Despite a campaign promise, Obama has made no specific move to overturn the “don’t ask, don’t tell” policy on gays and lesbians in the military. Conceived in 1993 by the Clinton administration, “don’t ask, don’t tell” allows gay military personnel to serve as long as they don’t disclose that they’re gay or engage in homosexual conduct. Obama said he remains committed to a repeal.
President Obama: “I know that every day that passes without a resolution is a deep disappointment to those men and women who continue to be discharged under this policy, patriots who often possess critical language skills and years of training and who’ve served this country well. But what I hope is that these cases underscore the urgency of reversing this policy, not just because it’s the right thing to do, but because it is essential for our national security.”
Obama’s comments come as a military trial opens today for a ten-year veteran facing discharge for admitting he is gay. The soldier, US Army Lieutenant Dan Choi, is a graduate of the West Point military academy and an Arabic translator. If discharged, he would be the 266th member of the armed forces removed under President Obama for violating “don’t ask, don’t tell.”
In Texas, Fort Worth police are being accused of an anti-gay raid forty years to the day after New York police raided a nightclub and set off an uprising that launched the modern gay and lesbian rights movement. On Sunday, police raided a newly opened gay club called the Rainbow Lounge in the early morning hours. Seven people were arrested for public intoxication, and others were at least briefly detained. One man was reportedly hospitalized with a brain hemorrhage after police threw him to the ground. The raid came on the fortieth anniversary of Stonewall, when members of the gay community decided to fight back against a New York City police raid on the Greenwich Village gay bar the Stonewall Inn.
The billionaire financier Bernie Madoff has been sentenced to 150 years in prison, the maximum sentence allowed. Madoff pleaded guilty in March to running a massive Ponzi scheme that defrauded investors of some $50 billion. Many of Madoff’s victims attended the sentencing Monday and broke into applause after the jail term was announced.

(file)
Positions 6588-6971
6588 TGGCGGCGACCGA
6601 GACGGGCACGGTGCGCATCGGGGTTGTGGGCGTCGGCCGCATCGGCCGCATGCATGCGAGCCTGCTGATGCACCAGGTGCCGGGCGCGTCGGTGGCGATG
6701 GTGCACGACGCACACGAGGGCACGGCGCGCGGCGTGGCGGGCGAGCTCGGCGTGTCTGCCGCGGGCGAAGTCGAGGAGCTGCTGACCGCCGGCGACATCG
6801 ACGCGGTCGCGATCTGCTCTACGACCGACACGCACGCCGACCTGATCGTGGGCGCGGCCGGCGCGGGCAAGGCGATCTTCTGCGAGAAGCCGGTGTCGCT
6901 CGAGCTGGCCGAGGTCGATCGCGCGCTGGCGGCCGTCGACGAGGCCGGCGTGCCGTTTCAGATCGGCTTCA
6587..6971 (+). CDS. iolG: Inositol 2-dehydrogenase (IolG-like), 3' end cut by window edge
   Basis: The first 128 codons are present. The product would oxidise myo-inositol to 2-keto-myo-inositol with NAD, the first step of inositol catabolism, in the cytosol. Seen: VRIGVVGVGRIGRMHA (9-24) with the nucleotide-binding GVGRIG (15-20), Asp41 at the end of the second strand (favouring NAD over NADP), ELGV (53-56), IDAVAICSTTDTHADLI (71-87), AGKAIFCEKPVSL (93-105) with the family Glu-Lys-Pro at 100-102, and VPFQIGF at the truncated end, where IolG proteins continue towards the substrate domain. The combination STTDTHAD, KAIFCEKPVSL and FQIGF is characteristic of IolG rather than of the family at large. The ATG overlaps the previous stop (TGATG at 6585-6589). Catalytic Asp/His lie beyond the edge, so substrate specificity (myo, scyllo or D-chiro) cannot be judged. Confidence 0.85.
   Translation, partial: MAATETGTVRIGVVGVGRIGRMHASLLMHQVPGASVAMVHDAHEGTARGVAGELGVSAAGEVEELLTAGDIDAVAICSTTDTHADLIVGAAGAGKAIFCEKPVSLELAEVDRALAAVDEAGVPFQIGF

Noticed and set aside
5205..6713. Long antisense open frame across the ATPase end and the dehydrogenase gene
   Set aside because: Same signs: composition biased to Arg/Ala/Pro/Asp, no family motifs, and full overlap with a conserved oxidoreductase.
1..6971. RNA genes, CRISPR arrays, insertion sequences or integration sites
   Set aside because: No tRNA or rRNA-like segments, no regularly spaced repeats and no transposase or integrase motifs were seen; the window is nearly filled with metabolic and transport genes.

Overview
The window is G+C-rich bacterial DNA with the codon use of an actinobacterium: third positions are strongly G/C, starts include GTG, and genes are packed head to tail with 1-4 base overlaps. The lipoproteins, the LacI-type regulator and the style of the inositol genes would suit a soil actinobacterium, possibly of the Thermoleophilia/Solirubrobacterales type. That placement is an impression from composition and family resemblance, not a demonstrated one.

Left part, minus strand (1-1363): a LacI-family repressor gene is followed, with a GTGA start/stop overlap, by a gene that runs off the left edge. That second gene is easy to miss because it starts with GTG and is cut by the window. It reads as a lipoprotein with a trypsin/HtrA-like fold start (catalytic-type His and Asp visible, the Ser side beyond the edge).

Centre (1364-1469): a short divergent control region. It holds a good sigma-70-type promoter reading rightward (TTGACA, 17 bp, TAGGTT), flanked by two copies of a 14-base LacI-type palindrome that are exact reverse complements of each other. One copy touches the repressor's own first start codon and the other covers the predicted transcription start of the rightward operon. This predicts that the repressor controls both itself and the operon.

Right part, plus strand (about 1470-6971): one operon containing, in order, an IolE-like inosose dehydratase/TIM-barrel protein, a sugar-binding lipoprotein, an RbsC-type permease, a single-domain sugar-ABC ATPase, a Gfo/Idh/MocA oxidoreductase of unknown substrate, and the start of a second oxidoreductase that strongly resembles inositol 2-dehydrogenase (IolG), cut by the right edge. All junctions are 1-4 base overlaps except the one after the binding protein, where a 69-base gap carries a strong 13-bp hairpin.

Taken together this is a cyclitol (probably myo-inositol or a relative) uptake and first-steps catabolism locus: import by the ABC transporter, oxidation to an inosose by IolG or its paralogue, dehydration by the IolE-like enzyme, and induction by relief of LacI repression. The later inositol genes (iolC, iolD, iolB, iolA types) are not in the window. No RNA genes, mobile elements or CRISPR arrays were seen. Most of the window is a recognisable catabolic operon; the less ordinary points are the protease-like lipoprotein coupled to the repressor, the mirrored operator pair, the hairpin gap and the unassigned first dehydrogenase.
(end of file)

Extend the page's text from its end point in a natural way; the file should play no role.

President Obama is raising objections to a provision in the House climate bill that would impose trade penalties on countries refusing to limit emissions of greenhouse gases. The measure narrowly approved Friday would cut US emissions 17 percent by 2020 and 83 percent by 2050. At the White House, Obama says he hopes to avoid “protectionist” measures in seeking other countries to adopt emissions cuts.
The Supreme Court has imposed new restrictions on how workplaces can seek to promote racial diversity in employment decisions. On Monday, the court ruled in favor of a group of white firefighters in New Haven, Connecticut, who alleged rules aimed at promoting workplace diversity subjected them to discrimination. At issue was a decision by New Haven city officials to discount a promotions test that had yielded poor results for people of color. The case has come under greater scrutiny because Supreme Court nominee Judge Sonia Sotomayor was part of a lower court panel endorsing New Haven’s actions.
And anti-torture activists are seeking the disbarment of two active CIA lawyers involved in authorizing the Bush administration’s torture of foreign prisoners. On Monday, a coalition of advocacy groups called the Velvet Revolution filed complaints to disbar Jonathan Fredman and John Rizzo. Fredmen is currently counsel for the Office of the Director of National Intelligence, while Rizzo is the CIA’s current Acting General Counsel. The same coalition filed similar complaints against twelve former Bush administration attorneys last month.